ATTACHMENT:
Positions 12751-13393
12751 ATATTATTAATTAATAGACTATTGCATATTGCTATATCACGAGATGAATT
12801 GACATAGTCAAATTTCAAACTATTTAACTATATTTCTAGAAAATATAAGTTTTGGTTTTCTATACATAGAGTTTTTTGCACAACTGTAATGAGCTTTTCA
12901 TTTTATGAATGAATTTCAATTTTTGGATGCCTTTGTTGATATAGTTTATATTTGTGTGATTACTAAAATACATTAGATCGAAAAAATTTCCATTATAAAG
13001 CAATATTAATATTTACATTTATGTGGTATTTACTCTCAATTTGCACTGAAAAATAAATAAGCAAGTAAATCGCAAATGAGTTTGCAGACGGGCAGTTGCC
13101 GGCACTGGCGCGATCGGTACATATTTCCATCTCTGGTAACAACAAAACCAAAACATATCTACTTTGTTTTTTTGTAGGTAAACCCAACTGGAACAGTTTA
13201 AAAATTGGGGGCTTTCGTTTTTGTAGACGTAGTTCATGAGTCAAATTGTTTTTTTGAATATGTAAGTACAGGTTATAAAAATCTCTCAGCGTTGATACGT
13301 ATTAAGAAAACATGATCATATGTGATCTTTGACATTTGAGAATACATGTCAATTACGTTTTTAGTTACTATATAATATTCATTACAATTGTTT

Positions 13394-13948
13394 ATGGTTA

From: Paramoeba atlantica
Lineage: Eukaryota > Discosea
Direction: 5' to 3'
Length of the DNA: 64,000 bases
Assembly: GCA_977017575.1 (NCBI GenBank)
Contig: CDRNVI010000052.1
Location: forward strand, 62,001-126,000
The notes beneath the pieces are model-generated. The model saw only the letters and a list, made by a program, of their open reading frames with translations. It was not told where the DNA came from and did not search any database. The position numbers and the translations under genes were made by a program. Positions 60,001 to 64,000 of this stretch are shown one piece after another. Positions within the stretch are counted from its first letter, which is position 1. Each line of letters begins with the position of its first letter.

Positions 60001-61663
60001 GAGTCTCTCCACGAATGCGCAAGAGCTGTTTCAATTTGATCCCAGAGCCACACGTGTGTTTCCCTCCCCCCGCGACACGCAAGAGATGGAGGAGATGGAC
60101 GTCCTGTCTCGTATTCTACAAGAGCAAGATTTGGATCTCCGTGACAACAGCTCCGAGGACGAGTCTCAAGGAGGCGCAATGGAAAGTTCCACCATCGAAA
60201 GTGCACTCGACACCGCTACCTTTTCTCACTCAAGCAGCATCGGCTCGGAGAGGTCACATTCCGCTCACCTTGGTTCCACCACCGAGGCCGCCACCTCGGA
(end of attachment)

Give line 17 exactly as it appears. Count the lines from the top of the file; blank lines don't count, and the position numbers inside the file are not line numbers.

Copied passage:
Location: forward strand, 62,001-126,000